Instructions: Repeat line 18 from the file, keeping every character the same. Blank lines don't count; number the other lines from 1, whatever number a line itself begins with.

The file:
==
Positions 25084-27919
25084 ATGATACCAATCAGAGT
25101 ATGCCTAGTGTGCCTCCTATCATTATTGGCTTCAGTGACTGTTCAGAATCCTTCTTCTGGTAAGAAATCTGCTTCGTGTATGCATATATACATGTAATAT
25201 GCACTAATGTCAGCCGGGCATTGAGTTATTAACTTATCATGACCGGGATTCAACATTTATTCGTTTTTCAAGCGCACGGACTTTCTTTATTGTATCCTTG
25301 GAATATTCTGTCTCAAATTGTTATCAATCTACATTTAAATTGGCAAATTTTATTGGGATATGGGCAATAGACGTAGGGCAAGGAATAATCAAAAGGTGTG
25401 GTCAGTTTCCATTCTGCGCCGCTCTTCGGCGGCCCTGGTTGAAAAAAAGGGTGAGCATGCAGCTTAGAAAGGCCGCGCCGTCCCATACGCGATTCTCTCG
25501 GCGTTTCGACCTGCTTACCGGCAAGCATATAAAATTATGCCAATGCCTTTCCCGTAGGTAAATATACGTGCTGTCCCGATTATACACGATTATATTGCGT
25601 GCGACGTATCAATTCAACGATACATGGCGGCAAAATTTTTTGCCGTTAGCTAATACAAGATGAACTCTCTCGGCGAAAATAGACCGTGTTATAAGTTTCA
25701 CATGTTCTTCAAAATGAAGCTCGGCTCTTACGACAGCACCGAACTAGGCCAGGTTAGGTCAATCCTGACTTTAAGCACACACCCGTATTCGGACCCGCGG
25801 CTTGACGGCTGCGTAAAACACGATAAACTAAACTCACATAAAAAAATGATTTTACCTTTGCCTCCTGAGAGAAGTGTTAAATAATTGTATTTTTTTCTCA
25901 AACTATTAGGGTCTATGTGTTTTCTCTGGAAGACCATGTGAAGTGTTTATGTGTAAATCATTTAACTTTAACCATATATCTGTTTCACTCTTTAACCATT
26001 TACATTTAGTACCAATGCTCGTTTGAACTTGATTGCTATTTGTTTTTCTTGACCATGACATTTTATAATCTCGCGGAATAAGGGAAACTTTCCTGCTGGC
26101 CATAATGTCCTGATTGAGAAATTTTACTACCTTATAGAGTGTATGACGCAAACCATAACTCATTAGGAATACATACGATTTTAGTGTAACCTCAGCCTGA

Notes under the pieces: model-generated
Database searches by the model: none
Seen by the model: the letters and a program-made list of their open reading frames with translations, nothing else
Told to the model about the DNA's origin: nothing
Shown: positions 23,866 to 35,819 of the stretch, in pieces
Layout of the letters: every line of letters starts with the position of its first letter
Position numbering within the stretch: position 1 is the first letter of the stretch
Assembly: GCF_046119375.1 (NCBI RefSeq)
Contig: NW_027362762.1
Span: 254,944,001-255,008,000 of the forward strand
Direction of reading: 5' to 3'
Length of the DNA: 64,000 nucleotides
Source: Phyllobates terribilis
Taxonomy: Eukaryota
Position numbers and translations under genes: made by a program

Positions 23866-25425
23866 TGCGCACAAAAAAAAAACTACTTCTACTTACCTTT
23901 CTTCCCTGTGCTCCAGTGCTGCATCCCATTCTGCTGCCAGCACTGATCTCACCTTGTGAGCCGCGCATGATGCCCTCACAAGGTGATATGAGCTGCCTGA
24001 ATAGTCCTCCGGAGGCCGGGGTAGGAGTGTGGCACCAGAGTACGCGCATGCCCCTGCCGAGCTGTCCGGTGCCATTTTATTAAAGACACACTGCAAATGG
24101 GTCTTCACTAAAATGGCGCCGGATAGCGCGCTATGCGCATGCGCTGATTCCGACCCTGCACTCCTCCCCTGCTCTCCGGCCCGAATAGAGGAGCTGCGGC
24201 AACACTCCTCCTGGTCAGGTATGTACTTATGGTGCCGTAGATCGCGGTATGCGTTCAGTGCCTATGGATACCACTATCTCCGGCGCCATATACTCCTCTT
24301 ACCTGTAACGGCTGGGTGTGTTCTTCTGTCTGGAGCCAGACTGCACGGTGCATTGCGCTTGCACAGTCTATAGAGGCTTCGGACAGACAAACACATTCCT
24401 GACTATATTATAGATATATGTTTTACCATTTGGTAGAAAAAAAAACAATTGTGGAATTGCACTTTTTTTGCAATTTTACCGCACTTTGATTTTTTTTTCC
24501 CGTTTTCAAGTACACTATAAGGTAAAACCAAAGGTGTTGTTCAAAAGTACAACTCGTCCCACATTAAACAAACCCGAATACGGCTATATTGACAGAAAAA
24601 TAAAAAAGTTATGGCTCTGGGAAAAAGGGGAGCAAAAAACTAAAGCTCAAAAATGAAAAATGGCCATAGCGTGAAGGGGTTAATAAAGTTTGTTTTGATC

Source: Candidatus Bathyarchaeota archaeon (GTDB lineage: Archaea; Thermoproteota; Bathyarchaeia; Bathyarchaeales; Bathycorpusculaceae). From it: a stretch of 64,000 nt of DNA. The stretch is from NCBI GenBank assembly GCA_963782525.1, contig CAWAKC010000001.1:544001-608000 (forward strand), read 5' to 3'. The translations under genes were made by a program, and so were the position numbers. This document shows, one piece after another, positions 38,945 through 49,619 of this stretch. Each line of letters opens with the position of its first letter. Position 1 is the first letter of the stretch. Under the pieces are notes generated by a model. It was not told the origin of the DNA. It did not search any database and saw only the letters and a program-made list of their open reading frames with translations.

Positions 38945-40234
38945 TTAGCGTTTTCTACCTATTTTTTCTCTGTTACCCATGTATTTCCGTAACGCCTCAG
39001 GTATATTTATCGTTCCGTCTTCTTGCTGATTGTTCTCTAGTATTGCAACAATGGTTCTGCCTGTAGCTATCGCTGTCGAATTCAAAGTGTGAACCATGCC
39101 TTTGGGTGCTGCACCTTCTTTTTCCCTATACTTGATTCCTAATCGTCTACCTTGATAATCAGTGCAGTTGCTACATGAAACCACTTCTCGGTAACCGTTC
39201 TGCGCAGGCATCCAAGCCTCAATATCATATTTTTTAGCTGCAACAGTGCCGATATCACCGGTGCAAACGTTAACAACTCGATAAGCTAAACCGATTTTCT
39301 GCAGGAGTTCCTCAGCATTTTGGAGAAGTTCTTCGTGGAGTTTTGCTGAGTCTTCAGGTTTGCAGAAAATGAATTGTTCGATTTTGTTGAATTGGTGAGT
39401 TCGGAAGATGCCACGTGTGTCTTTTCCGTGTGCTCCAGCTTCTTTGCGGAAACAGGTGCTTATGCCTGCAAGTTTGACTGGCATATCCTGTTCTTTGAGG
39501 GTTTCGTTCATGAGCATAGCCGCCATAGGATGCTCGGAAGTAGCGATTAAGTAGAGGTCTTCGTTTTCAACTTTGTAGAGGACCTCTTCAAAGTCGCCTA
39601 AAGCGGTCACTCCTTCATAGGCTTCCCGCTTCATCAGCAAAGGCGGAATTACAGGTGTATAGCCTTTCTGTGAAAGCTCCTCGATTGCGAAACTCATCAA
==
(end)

Shown: positions 23,866 to 35,819 of the stretch, in pieces